CroMSICs Symposium on Human Rights is organized annually in Zagreb, Croatia, with a different Human Rights-related topic highlighted each year. In December 2015, The Convention on the Rights of the Child celebrated its 25 years of existence, which gave us the perfect opportunity to get involved and to learn more about Childrens Rights.
With The Convention, the world made a promise to children to protect their rights to survive and thrive, to play and learn, to make their voices heard, and to give them the strength to develop and reach their full potential. However, in spite all progress, there are many children around the world today who still do not enjoy their rights. When thinking about all the different things we as medical students can do, and all the opportunities we have to make an impact, we decided to organize a Symposium, through which we were able to engage many students and provide them with information on various topics of childrens rights.
Approximately 70 participants gathered one sunny weekend at the Andrija tampar School of Public Health in Zagreb, dedicating their time to learn about the worlds youngest citizens and their rights. Topics covered during the lectures and workshops were: right to education, violence in the family, child labor, right to health with various specific subtopics and childrens rights in general. Everything was organized in 3 days full of lectures and workshops held by medical doctors and professors from the University of Zagreb, psychologists, social workers and medical students.
Since childrens right to health is something we, as future health professionals, will have direct impact on, this was one of the major topics during the Symposium. At the start of our program, we had an opening lecture about vaccination by an epidemiologist and a pediatrician from the Zagreb Medical School. Apart from learning about the importance of vaccination programs and importance of educating parents and the general population, we closed with a lively debate on the same topic. Health-related topics were discussed during two more workshops held by our professors. One was on How to resuscitate a child, where participants had an opportunity to learn about life-threatening situations for a child and practice their skills in pediatric CPR. In the second workshop, participants learned about an innovative approach to childrens mental health and how is it affected by the childs surroundings.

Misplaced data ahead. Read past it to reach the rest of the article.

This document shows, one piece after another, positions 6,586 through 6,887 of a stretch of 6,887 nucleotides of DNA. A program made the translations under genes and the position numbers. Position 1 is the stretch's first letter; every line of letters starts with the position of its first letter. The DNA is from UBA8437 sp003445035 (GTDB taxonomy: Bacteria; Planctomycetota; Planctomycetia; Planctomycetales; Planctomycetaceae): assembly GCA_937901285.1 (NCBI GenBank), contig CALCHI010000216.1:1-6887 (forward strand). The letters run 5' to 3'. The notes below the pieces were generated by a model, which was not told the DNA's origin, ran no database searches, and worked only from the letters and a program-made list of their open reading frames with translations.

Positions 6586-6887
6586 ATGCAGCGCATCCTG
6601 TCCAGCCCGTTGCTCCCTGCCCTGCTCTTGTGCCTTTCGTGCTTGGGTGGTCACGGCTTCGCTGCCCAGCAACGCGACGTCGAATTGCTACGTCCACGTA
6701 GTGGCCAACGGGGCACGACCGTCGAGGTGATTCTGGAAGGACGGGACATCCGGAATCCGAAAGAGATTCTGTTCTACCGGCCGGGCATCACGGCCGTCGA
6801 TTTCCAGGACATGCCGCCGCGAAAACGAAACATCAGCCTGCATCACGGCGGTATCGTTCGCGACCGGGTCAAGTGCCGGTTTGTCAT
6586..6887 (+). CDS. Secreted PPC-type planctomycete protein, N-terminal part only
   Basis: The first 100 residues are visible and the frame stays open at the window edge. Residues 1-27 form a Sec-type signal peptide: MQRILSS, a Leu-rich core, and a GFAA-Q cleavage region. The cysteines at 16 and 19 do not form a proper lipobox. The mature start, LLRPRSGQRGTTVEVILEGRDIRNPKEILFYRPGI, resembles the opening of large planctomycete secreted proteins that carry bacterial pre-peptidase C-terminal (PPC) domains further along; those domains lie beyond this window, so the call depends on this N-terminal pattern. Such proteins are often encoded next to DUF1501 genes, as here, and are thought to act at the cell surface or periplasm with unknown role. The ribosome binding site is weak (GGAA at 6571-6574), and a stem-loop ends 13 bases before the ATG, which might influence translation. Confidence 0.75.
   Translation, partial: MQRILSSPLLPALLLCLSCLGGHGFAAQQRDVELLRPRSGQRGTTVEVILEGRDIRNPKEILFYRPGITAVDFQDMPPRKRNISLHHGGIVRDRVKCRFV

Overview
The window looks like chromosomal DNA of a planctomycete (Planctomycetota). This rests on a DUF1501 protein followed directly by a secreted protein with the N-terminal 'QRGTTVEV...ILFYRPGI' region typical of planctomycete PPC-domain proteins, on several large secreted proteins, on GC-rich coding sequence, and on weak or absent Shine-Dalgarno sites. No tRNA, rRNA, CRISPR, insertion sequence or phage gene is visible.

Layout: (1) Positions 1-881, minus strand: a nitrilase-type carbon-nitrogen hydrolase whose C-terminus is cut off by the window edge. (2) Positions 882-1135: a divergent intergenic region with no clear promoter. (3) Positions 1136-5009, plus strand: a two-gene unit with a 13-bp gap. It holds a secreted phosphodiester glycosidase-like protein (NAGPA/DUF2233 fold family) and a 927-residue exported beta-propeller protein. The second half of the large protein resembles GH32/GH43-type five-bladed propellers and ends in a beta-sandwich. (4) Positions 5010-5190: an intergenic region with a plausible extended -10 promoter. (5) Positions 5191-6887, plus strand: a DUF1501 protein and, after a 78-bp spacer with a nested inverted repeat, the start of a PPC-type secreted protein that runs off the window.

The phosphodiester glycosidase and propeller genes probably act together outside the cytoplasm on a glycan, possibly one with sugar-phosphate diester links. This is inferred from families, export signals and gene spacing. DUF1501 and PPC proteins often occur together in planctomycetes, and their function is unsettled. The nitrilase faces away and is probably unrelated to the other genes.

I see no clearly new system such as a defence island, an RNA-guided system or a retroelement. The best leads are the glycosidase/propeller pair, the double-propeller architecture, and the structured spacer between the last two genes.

Violence in the family and the repercussions it has on children was another lecture conducted by a psychologist who specializes in the area. Dynamics of families and the specific position of adopted children and orphans in institutions was a lecture, emphasizing legal systems that shape childrens right to family life. Lastly, there was a lecture that required a lot of emotional engagement from the participants, on the influence of a childs death on medical staff.
In addition, there were workshops conducted by medical students, with an emphasis on discussions and examples of situations we may encounter in our future work. One was the introduction to human rights with a special focus on childrens rights. Another topic was child labor and why children still serve as a workforce in some areas of the world. The importance of international agreements and laws, and their role in childrens rights were some of the discussion points in the workshop about The Convention on the Rights of the Child.
By the end of the Symposium participants had the opportunity to actively engage and gain knowledge, tools and skills on several important topics relating to childrens rights and health. Topics that often are set aside in our medical curriculum.
Our efforts to improve the state of childrens rights begin with small steps, and most importantly with our education. By educating ourselves, we will be able to serve as the leading voices that will protect the welfare of the world’s youngest citizens.
* The Universal Children’s Day takes place on November 20th, can be observed as a day of activity devoted to promoting the welfare of the children of the world. This blog is a part of the IFMSA Childrens Day campaign 2016, to increase capacity & raise awareness on topics relating to this international day, in connection to the IFMSA program on Children Health & Rights.
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